( goes my abstract....)
    \paragraph{MSC subject class:} (... MSC numbers, cf. ...)
    \paragraph{Keywords:} (...Some keywords...)
    % ( goes the body of the paper...)
    \bibitem{...}...\end{thebibliography} \end{document}
  2. Equations are numbered within sections. However, you should use latex commands \label{...} and \ref{...} (or \eqref{...}) to label and refer to theorems, equations etc., to avoid complications during the editorial process. (Please type, e.g., see equation~\eqref{eq:14}, and not "see eqn. (3.14)", putting the number explicitely by hand.)
  3. Please also use the \cite command to refer to references.
    Instead of "\cite{paper1}, p. 58 and \cite{paper2}, Theorem 5",
    please type "\cite[p.~58]{paper1} and "\cite[Theorem~5]{paper2}".
  4. Please do not use excessive \left( ... \right) commands, i.e. grouped parentheses which change in size (produced in Scientific WorkPlace by typing Ctrl-5 or clicking the "( [...] )" button),
    - for simple exponents and indices / subscripts (e.g., write  f^{(k)}  and not  f^{\left( k \right)}, 
    - for simple function arguments
    : Please write  f(t)  and not  f\left( t\right).
    The latter creates an ugly space between the name of the function and the parentheses holding its arguments. Of course, these grouped parentheses are fine to enclose any other arithmetic expressions, and they are acceptable when function arguments are of big size.

Some more words concerning style, to avoid common errors:

  • Please be precise and specify "for all" / "for some", instead of writing, e.g., "... where  xR".
    In phrases, these words should not be replaced by symbols. In formulas, universal and existential quantifiers should precede the expression involving the corresponding variables: Do not write "f(x)>0, ∀x>0", but "∀x>0: f(x)>0". (The exact punctuation used ("∀x,..." vs "∀x:..." or "∀x  ..." or "(∀x)(...)") is a matter of your personal taste which we will respect.)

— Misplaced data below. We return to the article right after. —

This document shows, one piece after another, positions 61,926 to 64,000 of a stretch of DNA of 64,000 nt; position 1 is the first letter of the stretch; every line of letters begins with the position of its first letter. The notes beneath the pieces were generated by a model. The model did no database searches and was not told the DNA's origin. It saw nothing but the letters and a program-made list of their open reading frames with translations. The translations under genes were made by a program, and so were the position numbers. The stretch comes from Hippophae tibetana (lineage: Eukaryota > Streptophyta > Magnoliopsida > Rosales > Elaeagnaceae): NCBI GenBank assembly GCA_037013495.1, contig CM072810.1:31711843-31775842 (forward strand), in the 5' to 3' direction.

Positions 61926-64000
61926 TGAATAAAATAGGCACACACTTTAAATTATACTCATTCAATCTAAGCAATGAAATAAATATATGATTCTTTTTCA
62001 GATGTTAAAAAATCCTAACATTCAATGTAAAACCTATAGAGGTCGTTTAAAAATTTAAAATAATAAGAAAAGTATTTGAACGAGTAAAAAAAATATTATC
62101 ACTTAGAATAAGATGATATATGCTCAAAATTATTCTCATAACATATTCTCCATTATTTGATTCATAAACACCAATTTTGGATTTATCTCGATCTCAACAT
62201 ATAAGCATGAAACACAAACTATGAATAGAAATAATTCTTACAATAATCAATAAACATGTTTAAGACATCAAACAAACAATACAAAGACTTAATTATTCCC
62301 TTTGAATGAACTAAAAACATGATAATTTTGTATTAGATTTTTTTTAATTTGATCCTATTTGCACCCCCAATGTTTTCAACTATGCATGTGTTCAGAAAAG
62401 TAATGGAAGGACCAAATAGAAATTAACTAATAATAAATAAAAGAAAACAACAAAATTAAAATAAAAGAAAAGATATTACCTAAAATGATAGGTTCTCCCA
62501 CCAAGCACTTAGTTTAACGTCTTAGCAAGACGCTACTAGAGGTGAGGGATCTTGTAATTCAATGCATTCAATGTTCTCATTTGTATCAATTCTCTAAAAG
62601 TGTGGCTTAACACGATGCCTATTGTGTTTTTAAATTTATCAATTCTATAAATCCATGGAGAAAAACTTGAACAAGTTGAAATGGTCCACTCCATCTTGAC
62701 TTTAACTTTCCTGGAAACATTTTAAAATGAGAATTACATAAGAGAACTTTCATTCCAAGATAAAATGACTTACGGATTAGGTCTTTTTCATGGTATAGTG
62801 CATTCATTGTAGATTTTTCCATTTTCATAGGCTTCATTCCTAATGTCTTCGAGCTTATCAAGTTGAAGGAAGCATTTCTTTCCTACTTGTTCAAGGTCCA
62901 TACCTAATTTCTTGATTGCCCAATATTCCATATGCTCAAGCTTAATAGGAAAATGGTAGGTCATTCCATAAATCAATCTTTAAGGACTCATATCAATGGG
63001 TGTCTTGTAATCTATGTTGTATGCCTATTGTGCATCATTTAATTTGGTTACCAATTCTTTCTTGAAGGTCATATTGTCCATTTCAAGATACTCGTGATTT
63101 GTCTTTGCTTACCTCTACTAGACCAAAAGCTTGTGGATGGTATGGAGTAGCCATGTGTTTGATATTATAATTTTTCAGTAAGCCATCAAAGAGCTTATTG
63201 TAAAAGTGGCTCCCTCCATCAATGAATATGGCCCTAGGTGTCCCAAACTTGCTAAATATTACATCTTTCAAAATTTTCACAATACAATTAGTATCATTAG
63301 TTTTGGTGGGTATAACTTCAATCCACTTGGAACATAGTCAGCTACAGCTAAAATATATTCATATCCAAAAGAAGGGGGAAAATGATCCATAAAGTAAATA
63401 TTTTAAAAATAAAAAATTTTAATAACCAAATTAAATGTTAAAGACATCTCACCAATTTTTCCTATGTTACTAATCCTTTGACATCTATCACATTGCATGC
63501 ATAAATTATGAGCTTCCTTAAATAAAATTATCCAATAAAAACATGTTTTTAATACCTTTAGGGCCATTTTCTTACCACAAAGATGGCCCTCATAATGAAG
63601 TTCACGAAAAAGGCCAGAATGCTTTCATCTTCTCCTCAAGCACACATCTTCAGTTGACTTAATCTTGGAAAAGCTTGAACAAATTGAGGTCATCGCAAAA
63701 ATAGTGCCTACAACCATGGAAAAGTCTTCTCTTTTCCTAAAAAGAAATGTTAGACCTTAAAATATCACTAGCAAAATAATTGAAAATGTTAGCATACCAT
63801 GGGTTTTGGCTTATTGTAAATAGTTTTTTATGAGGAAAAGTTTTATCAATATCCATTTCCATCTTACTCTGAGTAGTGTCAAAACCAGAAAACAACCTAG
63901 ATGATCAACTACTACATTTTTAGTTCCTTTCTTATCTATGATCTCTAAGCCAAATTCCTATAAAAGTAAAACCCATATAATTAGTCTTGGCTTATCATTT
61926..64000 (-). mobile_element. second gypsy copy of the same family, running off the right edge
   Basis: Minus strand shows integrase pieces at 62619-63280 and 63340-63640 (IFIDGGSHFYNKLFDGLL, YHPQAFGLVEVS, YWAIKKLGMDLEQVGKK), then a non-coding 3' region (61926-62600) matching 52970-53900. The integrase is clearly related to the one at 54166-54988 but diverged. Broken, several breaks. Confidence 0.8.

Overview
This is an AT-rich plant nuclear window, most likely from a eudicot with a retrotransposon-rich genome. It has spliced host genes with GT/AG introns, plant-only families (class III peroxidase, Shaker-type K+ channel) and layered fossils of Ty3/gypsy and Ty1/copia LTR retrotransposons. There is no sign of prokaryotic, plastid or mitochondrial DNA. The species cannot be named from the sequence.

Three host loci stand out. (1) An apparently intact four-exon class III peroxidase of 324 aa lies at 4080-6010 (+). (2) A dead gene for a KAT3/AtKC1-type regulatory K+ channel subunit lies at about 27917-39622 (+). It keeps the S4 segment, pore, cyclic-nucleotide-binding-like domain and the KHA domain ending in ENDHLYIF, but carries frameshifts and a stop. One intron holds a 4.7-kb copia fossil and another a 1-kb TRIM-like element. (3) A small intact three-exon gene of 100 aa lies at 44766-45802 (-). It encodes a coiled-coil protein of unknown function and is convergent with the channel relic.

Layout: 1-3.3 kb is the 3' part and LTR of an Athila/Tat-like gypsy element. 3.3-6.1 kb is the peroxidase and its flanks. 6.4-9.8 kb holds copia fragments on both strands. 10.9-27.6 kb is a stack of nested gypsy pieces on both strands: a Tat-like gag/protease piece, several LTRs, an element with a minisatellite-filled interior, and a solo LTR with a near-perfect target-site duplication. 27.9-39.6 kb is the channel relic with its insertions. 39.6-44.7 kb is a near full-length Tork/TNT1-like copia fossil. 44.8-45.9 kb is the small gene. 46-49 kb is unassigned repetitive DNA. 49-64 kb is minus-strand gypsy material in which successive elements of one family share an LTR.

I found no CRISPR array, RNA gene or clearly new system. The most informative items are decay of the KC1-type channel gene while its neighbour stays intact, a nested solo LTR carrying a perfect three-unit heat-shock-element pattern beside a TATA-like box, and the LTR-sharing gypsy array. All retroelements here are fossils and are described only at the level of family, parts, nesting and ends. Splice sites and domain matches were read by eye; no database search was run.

• Bibliographic references should follow a complete English phrase, and not be used as a word:
    "In [1] it was shown ..." is incorrect, please write rather: "Warner proved that ...~\cite{1}." Or, if you prefer, "It has been shown that ...~\cite{1}."
    Also, the \cite command (as well as \ref and \eqref) should be attached to the preceding word by an "unbreakable" space ~, to avoid that it falls "alone" on the beginning of the next line.
  • As far as possible, use the {eqnarray} or the {align} environment to format equations, observing the alignment of "=" or "<" signs etc.; when (the R.H.S. of) a long equation is broken into two lines, the second line should start beyond the column of the "=" signs with the operator connecting it to the r.h.s. of the first line:
f(x)   = a ( b(x) + c )
   + d(x) e(x)       (3.1)

This can be achieved by the latex code

\begin{align} f(x) &= a\,( b(x) + c )\nonumber\\
&\quad{} + d(x) \, e(x)  \end{align}

(Without "{}", the "+" is not a binary operator but a unary plus sign which has no space after it.)
If the L.H.S. is very long, consider using the \lefteqn{...} command.

Thank you in advance for your efforts to send in a duly formatted submission!

The JNEEA Editorial board.